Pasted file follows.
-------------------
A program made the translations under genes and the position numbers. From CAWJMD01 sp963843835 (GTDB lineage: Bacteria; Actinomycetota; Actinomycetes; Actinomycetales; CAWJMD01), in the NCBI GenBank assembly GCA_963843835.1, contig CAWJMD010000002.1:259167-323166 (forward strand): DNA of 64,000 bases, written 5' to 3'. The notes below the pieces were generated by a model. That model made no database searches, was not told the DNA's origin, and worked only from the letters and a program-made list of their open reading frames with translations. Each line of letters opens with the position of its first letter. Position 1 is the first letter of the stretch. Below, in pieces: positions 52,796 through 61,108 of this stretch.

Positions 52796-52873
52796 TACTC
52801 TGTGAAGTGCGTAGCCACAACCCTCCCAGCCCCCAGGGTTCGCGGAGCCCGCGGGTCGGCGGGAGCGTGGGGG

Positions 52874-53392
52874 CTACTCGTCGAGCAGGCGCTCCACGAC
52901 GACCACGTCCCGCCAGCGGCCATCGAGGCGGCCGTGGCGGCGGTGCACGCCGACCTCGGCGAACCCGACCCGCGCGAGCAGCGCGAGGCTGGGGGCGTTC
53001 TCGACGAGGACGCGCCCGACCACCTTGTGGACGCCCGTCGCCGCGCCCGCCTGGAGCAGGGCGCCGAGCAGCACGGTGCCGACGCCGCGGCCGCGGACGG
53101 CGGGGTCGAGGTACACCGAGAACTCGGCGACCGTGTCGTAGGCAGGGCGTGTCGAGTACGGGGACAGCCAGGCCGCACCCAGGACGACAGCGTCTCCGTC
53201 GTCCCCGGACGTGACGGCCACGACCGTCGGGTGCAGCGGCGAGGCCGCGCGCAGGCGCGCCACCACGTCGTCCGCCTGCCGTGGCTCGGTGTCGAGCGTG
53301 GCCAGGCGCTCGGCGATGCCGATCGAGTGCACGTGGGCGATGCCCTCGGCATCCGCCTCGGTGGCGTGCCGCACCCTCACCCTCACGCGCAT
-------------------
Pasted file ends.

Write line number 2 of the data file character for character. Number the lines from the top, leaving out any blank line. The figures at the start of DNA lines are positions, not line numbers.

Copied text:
Positions 52796-52873